“Then what draws people out in the middle of a rainy night?”
Michael Mann fans are a passionate bunch. They’ll corner you and extol the virtues of his films until they’re blue in the face. God forbid they’re within earshot of a mention of the topic of cinematic bank robberies. I know this because I count myself among their number. I have personally bored people to death discussing the emotional power of the final shot of Heat as Moby’s God Moving Over the Face of the Waters plays. I may have even teared up at times. And yet, I had never seen The Keep. Despite Mann’s filmography and television work being widely celebrated, The Keep is never more than a footnote, at most discussed in hushed, conspiratorial tones like an admission of seeing Bigfoot or an alien craft. Mann working with a tremendous cast (Scott Glen, Jurgen Prochnow, Sir Ian McKellen, Gabriel Byrne, William Morgan Sheppard), a score by soundtrack and electronic legends Tangerine Dream (who also scored Mann’s magnificent Thief, and most recently, Rockstar’s Grand Theft Auto V) – how can this be anything other than a masterpiece?
Sadly, while the parts and passion there, the film is a nearly incomprehensible mess. That doesn’t mean that it’s not worth watching, as despite the problems, there’s much that’s rewarding here. The bones of something excellent were laid out by Mann and the production crew, but it just never comes together. Mann’s script is clearly ambitious, and attempts to delve into the nature of evil and corruption, of the courage of maintaining one’s soul in battle against evil (an attempted meditation on Nietzsche’s now well-worn aphorism, “Beward that, when fighting monsters, you yourself do not become a monster…for when you gaze long into the abyss, the abyss gazes also into you.”), and the contrast and comparison of human evil versus a cosmic, universal concept of evil and corruption. Unfortunately, much of the human drama, the dialog, and the motivations don’t entirely work. Mann reaches for the stars, but stumbles along the way and comes up far short.
Mann is nothing if not a stylist, and while proper exercise of a strong style can strengthen a work, The Keep quickly begins to resemble an hour and a half long music video for Tangerine Dream’s synths. With the weakness of the dialog, I wonder if the film would in fact play better without it. If anything, the visuals and the score are the reason to see this film. One of the great pleasures of film are beautiful images, of extended shots that thrill and inspire, and The Keep has more than it’s share of gorgeous, widescreen cinematography – a ship in passage at dawn, a fog-enshrouded Romanian forest, a man crossing a bridge to the monolithic walls of the keep. The sets are beautiful and eerie, particularly the Cyclopean keep itself that suggests a vast history. There are wonderful cinematic moments, like the beautiful introduction of Jurgen Prochnow’s conflicted Nazi Woermann – a pan down through the dark Romanian forest as the Nazi caravan of trucks trundles over muddy roads, cut with Prochnow lighting a cigar (the dim light of the soul he’s kept despite his employ in the Nazi warmachine, perhaps?) and finally, his face through a rain-drenched windshield. There’s also a great zoom-out that shows the vast scale of the keep’s inner recesses. Unfortunately, these moments a good film do not make.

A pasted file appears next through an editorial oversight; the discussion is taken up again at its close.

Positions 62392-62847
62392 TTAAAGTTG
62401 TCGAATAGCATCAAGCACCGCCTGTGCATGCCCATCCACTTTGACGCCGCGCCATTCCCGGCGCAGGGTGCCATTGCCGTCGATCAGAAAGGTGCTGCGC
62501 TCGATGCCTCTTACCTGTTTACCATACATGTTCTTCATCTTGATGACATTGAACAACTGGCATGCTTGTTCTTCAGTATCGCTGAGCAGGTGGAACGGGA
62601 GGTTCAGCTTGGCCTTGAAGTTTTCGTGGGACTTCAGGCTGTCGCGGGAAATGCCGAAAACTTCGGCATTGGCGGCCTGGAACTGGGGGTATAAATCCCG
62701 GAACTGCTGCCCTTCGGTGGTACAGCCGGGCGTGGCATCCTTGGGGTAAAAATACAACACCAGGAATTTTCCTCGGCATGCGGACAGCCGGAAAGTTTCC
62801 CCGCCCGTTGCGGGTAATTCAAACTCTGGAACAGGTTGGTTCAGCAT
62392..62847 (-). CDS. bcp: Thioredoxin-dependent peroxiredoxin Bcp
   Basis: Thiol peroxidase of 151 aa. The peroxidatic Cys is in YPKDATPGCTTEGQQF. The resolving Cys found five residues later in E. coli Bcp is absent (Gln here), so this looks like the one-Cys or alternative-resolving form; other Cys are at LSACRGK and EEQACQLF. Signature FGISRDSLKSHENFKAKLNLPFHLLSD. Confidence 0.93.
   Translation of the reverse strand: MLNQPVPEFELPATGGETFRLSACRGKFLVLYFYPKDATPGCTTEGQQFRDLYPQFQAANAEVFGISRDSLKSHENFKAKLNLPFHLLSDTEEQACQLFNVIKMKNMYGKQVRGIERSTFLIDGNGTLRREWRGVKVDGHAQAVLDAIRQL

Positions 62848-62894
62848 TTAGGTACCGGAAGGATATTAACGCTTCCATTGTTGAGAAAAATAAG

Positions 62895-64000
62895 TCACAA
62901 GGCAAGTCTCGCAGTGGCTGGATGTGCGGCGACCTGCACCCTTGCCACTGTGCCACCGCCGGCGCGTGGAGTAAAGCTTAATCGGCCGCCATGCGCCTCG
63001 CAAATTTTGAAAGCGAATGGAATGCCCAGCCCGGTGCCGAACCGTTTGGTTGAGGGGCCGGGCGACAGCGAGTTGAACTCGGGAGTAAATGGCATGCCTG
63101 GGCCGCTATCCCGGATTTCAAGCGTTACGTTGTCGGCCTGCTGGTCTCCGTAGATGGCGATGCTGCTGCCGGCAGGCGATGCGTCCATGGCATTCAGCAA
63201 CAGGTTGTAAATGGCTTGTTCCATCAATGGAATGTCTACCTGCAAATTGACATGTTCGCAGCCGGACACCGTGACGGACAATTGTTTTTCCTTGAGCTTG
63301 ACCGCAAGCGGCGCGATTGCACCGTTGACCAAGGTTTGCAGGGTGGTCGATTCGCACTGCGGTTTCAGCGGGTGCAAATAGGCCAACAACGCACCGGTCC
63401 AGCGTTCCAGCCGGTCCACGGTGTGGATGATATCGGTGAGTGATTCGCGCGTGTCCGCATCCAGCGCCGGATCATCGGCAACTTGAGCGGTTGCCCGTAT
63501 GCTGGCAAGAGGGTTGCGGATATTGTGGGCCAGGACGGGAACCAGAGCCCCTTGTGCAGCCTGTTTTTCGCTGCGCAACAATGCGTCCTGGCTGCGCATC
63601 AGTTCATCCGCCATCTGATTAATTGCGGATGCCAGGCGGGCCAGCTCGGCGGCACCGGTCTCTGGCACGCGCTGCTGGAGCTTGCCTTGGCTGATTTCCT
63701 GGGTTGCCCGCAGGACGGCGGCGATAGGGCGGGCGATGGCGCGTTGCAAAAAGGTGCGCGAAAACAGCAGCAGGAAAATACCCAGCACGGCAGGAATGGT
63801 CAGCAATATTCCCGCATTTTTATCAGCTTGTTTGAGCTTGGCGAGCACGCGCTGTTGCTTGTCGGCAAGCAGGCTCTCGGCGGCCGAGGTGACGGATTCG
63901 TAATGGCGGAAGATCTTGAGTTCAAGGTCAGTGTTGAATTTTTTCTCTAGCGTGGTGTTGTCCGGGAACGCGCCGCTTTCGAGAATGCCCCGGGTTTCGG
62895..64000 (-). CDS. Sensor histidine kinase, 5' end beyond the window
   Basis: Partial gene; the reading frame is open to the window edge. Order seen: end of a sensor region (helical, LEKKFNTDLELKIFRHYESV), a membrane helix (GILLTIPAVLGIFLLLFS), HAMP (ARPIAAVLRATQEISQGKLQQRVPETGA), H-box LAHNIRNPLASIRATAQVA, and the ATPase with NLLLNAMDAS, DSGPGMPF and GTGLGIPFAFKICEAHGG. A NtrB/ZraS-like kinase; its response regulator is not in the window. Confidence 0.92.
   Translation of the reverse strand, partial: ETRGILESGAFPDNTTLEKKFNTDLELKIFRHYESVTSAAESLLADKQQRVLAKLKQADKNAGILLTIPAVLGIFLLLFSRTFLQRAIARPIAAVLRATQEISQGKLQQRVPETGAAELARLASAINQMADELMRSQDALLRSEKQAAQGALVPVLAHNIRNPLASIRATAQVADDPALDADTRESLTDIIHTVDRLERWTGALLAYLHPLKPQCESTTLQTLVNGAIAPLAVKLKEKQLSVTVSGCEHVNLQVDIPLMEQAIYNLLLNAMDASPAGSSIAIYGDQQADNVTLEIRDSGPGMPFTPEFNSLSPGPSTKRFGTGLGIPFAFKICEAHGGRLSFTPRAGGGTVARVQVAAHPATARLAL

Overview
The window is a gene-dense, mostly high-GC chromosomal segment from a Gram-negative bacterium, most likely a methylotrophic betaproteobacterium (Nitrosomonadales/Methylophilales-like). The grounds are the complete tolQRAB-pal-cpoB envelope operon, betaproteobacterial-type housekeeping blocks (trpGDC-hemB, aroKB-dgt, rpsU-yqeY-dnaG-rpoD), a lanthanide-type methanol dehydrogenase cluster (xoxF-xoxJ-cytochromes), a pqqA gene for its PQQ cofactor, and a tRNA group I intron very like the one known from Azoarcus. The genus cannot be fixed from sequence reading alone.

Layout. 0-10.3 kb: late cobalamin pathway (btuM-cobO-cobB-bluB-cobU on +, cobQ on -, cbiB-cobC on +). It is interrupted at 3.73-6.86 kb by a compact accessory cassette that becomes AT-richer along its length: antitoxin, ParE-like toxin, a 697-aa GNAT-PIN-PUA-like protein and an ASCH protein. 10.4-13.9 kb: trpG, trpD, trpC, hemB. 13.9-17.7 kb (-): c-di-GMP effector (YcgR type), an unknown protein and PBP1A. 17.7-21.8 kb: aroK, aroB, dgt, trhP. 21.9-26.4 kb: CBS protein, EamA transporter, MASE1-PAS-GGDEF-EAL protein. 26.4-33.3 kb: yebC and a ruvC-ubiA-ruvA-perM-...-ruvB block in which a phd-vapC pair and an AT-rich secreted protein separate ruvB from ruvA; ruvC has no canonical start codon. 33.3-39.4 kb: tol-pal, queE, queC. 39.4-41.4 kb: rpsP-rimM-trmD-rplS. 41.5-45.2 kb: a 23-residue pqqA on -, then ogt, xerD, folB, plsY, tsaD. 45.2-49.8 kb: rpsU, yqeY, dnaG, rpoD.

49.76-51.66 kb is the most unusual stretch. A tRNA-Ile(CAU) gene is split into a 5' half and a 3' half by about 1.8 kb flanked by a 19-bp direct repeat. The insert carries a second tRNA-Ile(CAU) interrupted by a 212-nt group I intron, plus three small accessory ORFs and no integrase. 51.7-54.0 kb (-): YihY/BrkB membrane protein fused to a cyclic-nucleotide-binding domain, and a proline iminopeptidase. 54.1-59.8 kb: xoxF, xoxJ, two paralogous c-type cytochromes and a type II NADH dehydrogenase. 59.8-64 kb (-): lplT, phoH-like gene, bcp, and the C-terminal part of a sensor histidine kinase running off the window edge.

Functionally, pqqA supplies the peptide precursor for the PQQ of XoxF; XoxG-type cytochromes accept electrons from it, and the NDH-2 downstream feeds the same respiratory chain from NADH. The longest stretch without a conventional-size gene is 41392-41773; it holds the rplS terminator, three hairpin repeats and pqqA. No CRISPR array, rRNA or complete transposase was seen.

There are rumours of a three hour original cut, and perhaps that version would restore the grand operatic vision that Mann was attempting. There’s a sense, watching this film now, of what could have been. Not only of what could have been had the film been tweaked until it worked, but also of what Mann could accomplish had he done more films in the fantasy and science fiction space. There’s more than a little of Alien in the misted halls of the keep covered in desiccated corpses and ruined war machines. Continuing on the Alien thread, The Keep reminds me a little of Ridley Scott’s theatrical cut of Legend – a choppy, messy film with beautiful images and a tremendous Tangerine Dream score. Like Legend, I can’t help but be enthralled by The Keep despite its flaws (for the record, I think The Keep is much more flawed than Legend).
I can’t recommend The Keep – it’s clumsy, almost laughably so at times (the sex scene that comes out of nowhere with John Glen’s mysterious Glaeken, for example), and it’s nearly unintelligible. Yet, there’s just enough there thematically to provoke thought, and it’s an undeniably fascinating failure. And those images. If you’ve read this far and you think, “Yeah, I think I still want to watch it, ” then it’s probably worth it. You know what you’re getting into. For the rest of you, steer clear. It’s not scary, and it’s far too messy to recommend. A beautiful disaster.